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Slipping through grease and protected by our pores, tiny Demodex folliculorum mites lead a secret life in our skin, only emerging at night to mate on our foreheads, noses and nipples. As successful as these sexual encounters are, their days as independent parasites may be numbered.

The very first genome sequencing study of these mites appears to have caught them in the process of transitioning into internal symbionts, entirely dependent on us for their existence. Eventually, this process may even lead to their extinction.

Measuring just 0.3mm long, D folliculorum are worn by about 90% of people and are most abundant in the sides of the nose, forehead, ear canal and nipples. They lead a harmless life, feasting on the sebum naturally secreted by the cells in the pores, and have probably been present from an early age, having been transferred from our mothers during childbirth or breastfeeding.

“The long association with humans might suggest that they may have simple but important beneficial roles, for example, in keeping our facial pores unplugged,” said Dr Henk Braig of Bangor University and the National University of San Juan in Argentina, who conducted the research.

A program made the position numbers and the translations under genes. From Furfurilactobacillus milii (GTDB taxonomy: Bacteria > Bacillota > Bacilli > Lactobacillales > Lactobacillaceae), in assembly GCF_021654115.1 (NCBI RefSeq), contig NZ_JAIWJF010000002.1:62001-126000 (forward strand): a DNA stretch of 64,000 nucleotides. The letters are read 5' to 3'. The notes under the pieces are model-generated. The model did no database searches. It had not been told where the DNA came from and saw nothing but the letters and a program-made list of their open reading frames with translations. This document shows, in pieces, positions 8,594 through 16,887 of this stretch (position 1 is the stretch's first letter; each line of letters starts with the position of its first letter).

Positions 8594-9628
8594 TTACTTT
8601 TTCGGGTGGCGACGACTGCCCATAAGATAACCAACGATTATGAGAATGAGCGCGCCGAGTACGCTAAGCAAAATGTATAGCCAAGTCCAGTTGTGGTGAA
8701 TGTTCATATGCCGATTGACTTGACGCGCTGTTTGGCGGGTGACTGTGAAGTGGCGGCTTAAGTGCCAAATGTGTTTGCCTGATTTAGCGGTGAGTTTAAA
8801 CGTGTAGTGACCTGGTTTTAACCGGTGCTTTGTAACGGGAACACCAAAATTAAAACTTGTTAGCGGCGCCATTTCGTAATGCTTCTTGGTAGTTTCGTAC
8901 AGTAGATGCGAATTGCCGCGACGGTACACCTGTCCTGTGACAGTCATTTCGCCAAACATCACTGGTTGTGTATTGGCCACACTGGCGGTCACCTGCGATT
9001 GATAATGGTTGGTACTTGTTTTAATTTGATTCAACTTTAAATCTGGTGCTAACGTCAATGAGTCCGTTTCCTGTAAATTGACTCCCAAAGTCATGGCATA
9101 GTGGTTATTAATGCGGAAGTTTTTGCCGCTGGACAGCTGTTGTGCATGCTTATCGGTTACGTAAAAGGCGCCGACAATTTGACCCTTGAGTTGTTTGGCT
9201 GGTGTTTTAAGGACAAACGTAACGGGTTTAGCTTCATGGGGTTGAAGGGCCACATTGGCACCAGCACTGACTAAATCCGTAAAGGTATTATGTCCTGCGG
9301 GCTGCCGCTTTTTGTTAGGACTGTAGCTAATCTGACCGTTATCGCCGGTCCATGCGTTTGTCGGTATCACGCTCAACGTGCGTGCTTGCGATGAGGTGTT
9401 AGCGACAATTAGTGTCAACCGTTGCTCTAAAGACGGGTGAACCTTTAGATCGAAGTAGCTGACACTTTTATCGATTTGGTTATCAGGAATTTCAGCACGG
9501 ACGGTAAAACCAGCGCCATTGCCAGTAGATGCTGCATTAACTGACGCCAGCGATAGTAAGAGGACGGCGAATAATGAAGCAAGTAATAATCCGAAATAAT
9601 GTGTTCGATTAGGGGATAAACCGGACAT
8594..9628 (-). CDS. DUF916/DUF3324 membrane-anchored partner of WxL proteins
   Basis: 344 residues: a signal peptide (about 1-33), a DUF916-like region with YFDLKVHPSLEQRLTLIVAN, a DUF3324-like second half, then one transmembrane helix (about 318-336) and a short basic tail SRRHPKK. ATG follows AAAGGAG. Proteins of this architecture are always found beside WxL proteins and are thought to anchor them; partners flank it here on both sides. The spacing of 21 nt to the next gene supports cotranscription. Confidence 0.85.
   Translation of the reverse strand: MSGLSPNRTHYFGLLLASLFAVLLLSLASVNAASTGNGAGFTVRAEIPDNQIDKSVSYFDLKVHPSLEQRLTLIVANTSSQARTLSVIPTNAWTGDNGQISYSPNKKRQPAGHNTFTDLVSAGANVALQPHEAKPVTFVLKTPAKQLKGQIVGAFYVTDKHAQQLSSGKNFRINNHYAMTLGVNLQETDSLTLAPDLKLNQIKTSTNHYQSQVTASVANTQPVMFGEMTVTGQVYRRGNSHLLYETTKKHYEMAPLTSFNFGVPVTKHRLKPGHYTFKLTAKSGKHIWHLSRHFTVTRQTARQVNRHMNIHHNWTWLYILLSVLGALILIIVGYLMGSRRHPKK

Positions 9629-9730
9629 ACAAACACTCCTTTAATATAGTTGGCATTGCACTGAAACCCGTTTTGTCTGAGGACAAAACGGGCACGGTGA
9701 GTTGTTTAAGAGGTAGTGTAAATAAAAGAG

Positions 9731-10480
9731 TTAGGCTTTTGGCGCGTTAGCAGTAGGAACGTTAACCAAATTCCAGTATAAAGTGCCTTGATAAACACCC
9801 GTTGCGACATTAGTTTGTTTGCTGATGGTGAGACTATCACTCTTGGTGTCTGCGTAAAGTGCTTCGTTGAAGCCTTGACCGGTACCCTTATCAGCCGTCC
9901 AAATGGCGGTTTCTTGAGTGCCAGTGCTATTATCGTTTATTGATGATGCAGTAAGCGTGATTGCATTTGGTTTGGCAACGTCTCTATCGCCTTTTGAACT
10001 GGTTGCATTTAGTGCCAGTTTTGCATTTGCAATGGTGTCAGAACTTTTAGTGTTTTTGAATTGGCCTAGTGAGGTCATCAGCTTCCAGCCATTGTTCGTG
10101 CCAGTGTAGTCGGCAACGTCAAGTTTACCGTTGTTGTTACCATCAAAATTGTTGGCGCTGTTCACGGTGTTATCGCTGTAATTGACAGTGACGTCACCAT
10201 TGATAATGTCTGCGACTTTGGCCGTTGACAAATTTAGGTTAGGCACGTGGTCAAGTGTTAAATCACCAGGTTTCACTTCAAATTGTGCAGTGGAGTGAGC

To better understand this relationship, Braig and his colleagues sequenced the genomes of D folliculorum mites, collected from a person’s nose and forehead using a blackhead remover – each collection producing about 40 mites.

Their findings, published in Molecular Biology and Evolution, revealed that mites survive on the minimum protein repertoire – the lowest observed in an insect, arachnid or crustacean so far.

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This gene loss resulted in an extreme reduction in cell numbers in adult mites – a likely first evolutionary step on their journey to adopting a fully symbiotic lifestyle within our tissues.

The more they adapt to us, the more likely they are to lose genes, until eventually they become entirely dependent on us. And with no possibility of obtaining additional genes from less closely related mites – they do not appear to transfer between adult humans during close physical contact – their isolated existence and resulting inbreeding may have ultimately put the mites on the path of an evolutionary impasse, and potential extinction.

If this happens, it could also be bad news for us. “They’re associated with healthy skin, so if we lose them you could have skin problems,” co-author Dr Alejandra Perotti from the University of Reading told the BBC.

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